image_pdfimage_print

Views

Nothing Found

Sorry, no posts matched your criteria

News

Annual Survey of American Choice-of-Law Cases

Symeon Symeonides has posted on SSRN his 31st annual survey of American choice-of-law cases. The survey covers appellate cases decided by American state and federal courts during 2017. It can be found here https://ssrn.com/abstract=3093709  The table of contents is reproduced below.

Symeonides has also posted his annual Private International Law Bibliography for 2017. It can be found here https://ssrn.com/abstract=3094215.

 

31st Choice-of-Law Survey Table of Contents

Introduction

Part I. Jurisdiction

  1. The Supreme Court Speaks (Again)
  2. Foreign Sovereign Immunity
  3. The Terrorism Exception
  4. The Noncommercial Tort Exception
  5. The Expropriation Exception
  6. Jurisdiction Over Non-Recognized States
  7. The Fukushima Nuclear Accident
  8. The Political Question Doctrine

Part II. Extraterritoriality (or Non) of Federal Law

  1. Fifth Amendment

Out now: Recognition and Enforcement of Foreign Judgments in Asia

A compendium of country reports on the law on the recognition and enforcement of foreign judgments in ASEAN, Australia, China, India, Japan and South Korea has been published by the Asian Business Law Institute, a research institute based in Singapore. The list of contributors reads as follows:

  1. Professor Elizabeth Aguiling-Pangalangan of the University of the Philippines;
  2. Dr Andrew Bell, SC of Eleven Wentworth Chambers, Australia;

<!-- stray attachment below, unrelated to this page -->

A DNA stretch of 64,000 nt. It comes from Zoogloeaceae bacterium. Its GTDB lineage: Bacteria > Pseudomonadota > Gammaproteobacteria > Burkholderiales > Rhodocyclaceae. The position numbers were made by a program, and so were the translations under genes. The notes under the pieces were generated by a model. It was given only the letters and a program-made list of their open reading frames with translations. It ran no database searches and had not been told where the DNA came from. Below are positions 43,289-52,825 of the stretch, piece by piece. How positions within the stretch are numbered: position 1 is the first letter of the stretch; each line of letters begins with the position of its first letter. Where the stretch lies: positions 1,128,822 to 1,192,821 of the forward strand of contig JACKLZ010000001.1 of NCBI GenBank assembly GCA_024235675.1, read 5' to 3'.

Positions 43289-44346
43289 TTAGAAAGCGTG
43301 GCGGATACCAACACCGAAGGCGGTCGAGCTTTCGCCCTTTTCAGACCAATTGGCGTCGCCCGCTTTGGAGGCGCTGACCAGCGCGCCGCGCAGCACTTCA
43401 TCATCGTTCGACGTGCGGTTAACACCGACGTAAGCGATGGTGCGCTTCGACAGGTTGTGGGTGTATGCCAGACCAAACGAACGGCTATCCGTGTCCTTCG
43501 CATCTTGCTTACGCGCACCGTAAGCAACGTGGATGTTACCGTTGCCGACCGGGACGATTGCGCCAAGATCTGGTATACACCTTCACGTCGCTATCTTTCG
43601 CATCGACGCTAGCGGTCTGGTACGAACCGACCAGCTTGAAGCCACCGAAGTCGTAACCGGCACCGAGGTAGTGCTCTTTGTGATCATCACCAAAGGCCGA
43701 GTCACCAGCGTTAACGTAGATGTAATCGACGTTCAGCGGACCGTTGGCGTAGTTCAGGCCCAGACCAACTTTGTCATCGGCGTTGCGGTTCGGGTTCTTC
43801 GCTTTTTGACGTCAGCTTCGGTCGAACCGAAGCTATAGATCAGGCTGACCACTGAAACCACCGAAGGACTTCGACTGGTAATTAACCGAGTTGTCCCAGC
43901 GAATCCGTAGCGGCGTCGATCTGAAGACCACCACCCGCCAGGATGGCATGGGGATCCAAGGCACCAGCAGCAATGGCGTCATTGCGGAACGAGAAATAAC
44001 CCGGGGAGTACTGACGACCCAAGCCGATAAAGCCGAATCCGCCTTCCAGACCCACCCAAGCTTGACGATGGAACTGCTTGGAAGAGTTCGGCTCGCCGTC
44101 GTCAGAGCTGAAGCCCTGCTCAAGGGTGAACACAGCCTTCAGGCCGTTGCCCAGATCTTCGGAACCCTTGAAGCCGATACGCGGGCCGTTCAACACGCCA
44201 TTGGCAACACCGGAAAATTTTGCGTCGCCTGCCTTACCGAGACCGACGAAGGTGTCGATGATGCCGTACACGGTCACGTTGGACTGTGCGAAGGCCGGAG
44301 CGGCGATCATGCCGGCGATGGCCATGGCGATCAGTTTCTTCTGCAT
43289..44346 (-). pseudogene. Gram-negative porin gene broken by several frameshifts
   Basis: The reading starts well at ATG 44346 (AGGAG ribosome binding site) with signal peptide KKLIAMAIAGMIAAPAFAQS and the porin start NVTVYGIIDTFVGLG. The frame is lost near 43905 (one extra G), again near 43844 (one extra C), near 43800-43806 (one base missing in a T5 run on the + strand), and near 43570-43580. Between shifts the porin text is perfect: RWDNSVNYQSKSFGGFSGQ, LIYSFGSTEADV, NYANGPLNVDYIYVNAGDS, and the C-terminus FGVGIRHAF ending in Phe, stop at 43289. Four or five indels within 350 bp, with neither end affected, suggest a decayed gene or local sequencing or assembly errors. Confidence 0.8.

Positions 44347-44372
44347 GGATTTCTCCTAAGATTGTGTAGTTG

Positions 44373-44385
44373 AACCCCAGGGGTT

3. Dr Bich Du Ngoc of Ho Chi Minh City Open University;
  4. Mr Youdy Bun of Bun & Associates, Cambodia;
  5. Xaynari Chanthala and Mr. Kongphanh Santivong of LS Horizon (Lao) Limited;
  6. Associate Professor Adeline Chong of Singapore Management University;
  7. Professor Choong Yeow Choy of the University of Malaya;

International and Comparative Law Quarterly 67 (2018), Issue 1

The most recent issue of the International and Comparative Law Quarterly (ICLQ) features two articles relating to private international law:

Louise Merrett, The Future Enforcement of Asymmetric Jurisdiction Agreements, ICLQ 67 (2018), pp. 37-71:

Asymmetric jurisdiction clauses are clauses which contain different provisions regarding jurisdiction for each party. They are widely used in international financial markets. However, the validity of this form of agreement has been called into doubt in several European jurisdictions. Furthermore, following Brexit, there may well be an increasing focus on alternative methods of enforcement under the Hague Convention and at common law, claims for damages and anti-suit injunctions. As well as considering recent developments in the case law and the implications of Brexit, this article will emphasize that all of these questions can only be answered after the individual promises contained in any particular agreement are properly identified and construed. Once that is done, there is no reason why the asymmetric nature of a clause should be a bar to its enforcement.